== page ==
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Basics Financial Definitions

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We breakdown the basic concepts and definitions of Financial Terms into verbiage the lay man can consume. 

Advance Specific Topics

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Basic Types of Investments

Stocks

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The Stock Market is where people buy and sell Securities at a price agreed upon.  Usually using a Broker

Bonds

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A Bond is a debt security.  Basically a IOU.    Borrowers issue bonds to raise money from investors who lend them money for a certain amount of time.

Mutual Funds

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Type of Investment Company the pools money from from many investors, & invest the money in securities..  Then you buy shares of the Company/Fund.

Exchanged-Traded Funds (ETF's)

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Like Mutual Funds, ETFs  offers a way to pool resources in a fund that makes investments in securities, in return, to receive an stake in the investment pool. But ETFs are traded on a national stock exchange.  

Real Estate Investment Trusts (REITs)

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Allow you to invest in large scale, real estate.  Owns and Operates income producing real estate, but doesn't typically develop real estate to resell.  

Commodities

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Commodities are raw materials that are either Consumed directly, like food, or as building blocks to create other products.  Metals, grains, and other food, as well as financial instruments, and currencies (US & Foreign), are traded commodities. 

Basic Terms and Concepts

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Detail your services

 BONDS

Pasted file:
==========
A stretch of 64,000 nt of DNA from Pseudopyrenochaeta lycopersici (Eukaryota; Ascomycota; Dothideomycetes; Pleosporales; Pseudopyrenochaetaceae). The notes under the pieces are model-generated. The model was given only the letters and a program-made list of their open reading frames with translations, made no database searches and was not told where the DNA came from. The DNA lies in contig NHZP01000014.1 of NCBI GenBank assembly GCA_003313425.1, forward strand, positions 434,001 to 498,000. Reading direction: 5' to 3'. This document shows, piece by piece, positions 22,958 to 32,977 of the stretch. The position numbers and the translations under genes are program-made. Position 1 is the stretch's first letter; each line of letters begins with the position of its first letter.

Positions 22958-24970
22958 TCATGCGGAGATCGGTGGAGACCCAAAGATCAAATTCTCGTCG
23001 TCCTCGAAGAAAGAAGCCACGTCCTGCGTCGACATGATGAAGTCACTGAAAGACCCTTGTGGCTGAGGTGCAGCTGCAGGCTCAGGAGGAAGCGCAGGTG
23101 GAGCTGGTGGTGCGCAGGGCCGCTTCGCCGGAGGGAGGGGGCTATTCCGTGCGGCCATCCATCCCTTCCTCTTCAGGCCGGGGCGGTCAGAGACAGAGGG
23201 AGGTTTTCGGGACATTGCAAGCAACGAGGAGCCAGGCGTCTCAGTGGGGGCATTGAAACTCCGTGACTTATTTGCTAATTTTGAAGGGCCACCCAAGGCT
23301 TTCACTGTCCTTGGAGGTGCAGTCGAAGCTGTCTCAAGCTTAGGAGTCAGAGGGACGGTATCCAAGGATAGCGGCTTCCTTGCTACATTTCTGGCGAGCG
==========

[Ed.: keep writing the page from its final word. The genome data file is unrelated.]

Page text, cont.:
A bond is like a loan. When you buy a bond, you are usually agreeing to lend money to a government or a company. Typically, the bond issuer promises to repay the loan amount on a future day, and pay interest income in the meantime based upon a coupon rate. 

BULL MARKET
When most stock prices are rising over several months.

BEAR MARKET
When most stock prices are falling our several months.

COMMODITY

 A raw material or primary agricultural product that can be bought and sold, such as gold, copper or coffee;  a useful or valuable thing, such as water or time.  

BROKER
A person that buys or sells an investment for you in exchange for a fee called commission.

DIVIDENDS
A portion of a company’s profits that is paid out to shareholders on a quarterly or annual basis. 

DOW JONES INDUSTRIAL AVERAGE (DJIA)
It is the most popular and widely used measure of the U.S. Stock Market. It consists of a price-weighted list of 30 highly-traded Blue Chip companies. The Dow is watched by investors as an indicator of the health and direction of the stock market.

EQUITY

Put simply, equity is ownership. In the trading world, equity refers to stock. In the accounting and corporate lending world, equity (or more commonly, shareholders' equity) refers to the amount of capital contributed by the owners or the difference between a company's total assets and its total liabilities. (Mail Box Money)

MUTUAL FUND
An investment company that combines the money from a large group of investors to buy stocks and other investments.

P/E RATIO
How much money you are paying for $1 of the company’s earnings. In other words, if a company reports a profit of $3 per share, and the stock is selling for $30 per share, the P/E ratio is 10 because you are paying ten-times earnings ($30 per share divided by $3 per share earnings = 10 P/E).

SECURITIES
Includes stocks, bonds, and bank deposits.

STOCK/ EQUITIES
A type of Security. If you own a stock, you own part of the company.  


Disclaimer

The KORPORATION has provided this information as a service to investors and possible investors.  It is neither a legal interpretation nor a statement of the KORPORATION policy.  If you have any questions concerning the meaning or application of a particular law, rule, or definition please consult with a attorney who specializes in Securities Law.

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